Locals reclaim Fairview Park with a little creativity
Dublin council project enables northside women to turn their park into a Zen garden
The Willow Zen Garden, in Fairview Park, Dublin, with project art manager Laura Larkin, from Dublin Culture Connects (right). It was made by locals from Ballybough Craft Group and Fairview Art Class. Photograph: Dara Mac Dónaill / The Irish Times
The Willow Zen Garden, in Fairview Park, Dublin with project art manager Laura Larkin, from Dublin Culture Connects (right). It was made by locals from Ballybough Craft Group and Fairview Art Class, including, from left, architect Evelyn D’Arcy, Marian Boyle, Liz O’Flinn, Catherine Brady, Maria Cantwell, Evelyn Healy, Kathleen Connolly, Ronan Russell and Elaine McDonagh, both from New Grange Willow Design. Photograph: Dara Mac Dónaill / The Irish Times
Public parks are supposed to be oases of calm in urban centres – open spaces where people can walk, run, play, meet friends and spend time. But what happens when your local park is no longer a safe place to go? And how can local people claim back these spaces as their own?
City councils have often struggled to combat anti-social activities in urban parks but a recent initiative funded by Dublin City Council is enabling one group of north Dublin women to reclaim Fairview Park as a safe space for all ages to spend time in.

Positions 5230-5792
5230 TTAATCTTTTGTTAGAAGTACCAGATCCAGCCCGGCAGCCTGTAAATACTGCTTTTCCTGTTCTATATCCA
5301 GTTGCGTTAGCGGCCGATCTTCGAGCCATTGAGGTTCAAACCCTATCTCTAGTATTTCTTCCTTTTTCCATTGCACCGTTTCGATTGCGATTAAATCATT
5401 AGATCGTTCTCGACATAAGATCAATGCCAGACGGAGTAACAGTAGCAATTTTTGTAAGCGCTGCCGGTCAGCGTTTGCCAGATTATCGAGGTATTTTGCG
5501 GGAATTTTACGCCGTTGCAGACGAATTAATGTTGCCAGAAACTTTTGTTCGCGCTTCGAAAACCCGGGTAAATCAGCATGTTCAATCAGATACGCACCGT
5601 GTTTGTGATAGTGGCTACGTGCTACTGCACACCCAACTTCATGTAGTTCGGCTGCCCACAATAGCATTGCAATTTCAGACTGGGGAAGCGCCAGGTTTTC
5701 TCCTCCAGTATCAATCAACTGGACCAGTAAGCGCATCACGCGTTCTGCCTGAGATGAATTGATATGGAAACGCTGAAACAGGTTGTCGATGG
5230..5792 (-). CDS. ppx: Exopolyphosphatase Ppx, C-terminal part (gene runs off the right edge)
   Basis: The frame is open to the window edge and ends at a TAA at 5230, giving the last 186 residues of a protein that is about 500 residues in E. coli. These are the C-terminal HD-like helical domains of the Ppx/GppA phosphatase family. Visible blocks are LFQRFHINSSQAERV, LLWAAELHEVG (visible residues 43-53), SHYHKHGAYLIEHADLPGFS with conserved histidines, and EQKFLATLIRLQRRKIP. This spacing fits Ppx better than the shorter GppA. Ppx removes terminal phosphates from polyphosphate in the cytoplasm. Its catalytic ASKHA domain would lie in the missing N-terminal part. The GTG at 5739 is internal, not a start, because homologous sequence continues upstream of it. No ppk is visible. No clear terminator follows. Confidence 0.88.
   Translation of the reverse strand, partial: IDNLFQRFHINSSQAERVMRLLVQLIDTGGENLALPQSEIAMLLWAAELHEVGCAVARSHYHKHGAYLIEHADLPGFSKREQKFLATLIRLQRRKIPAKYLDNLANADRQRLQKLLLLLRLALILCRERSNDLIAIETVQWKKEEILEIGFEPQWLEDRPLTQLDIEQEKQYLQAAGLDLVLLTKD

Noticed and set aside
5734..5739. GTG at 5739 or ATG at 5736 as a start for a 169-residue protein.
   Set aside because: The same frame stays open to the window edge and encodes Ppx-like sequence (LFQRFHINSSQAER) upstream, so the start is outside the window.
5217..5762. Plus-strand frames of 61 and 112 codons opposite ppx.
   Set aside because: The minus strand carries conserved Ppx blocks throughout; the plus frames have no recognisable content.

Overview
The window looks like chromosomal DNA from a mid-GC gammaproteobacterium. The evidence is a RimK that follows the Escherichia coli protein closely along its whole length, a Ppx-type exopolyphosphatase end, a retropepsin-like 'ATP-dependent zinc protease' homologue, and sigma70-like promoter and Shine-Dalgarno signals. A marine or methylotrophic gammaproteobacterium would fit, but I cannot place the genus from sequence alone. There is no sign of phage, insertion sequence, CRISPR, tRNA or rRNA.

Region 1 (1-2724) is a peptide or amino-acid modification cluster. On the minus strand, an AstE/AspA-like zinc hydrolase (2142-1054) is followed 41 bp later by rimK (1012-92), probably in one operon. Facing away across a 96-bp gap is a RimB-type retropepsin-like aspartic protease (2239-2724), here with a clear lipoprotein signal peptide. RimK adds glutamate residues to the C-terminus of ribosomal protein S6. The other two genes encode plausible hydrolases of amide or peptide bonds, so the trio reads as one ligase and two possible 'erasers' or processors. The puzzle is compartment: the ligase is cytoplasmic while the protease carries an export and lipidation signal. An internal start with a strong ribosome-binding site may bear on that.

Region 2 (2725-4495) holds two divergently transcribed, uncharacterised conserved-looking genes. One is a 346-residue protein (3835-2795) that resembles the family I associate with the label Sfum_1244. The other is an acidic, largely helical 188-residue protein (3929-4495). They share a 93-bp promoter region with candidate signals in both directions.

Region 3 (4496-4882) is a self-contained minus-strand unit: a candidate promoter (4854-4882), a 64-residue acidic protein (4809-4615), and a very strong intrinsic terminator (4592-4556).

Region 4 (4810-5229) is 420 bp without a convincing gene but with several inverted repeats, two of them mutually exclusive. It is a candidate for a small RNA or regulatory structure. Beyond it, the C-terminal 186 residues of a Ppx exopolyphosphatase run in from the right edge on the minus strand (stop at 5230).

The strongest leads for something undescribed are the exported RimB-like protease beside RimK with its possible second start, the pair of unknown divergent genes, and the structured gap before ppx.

Organised by Dublin Culture Connects as one of its National Neighbourhood projects, a group of women from the Ballybough Craft group and the Fairview Art class have come together to create circles of living willow arches in the park. The result, the Willow Zen Garden in Fairview Park, will be officially opened on Saturday, March 24th at 1.30pm.
Women who were involved in the project say it was a constructive way for local people to reclaim their park. “A lot of women grew up in the area or moved to the area and raised their children here,” says Evelyn Healy, who leads the Ballybough Craft Group.
“Many of these women brought their children to the park or used to play in it themselves when they were younger. But, as they got older, there were issues with bad behaviour and recreational drug-taking which made some people feel vulnerable about going into the park.”
Healy says a lot of people feel safer walking through the park now since some trees were cut down. The hope is that the living willow arches, which are close to the children’s playground and skateboard park, will provide an attractive place for people to linger and enjoy the park again while their children and grandchildren play nearby.
Laura Larkin, north central project manager with Dublin’s Culture Connects, says the project brought together the craft of weaving with nature and biodiversity [willow is one of the plants which encourages the largest range of insects and birds]. “The women wanted something open rather than an enclosed space so that people could walk through the arches and feel free and relaxed,” says Larkin.
Architect Evelyn D’Arcy ran workshops with the women in which they learned about the history of the park – originally a city dump on land reclaimed from the sea, then allotments for growing food, and now a city park under which is the Dublin Port Tunnel.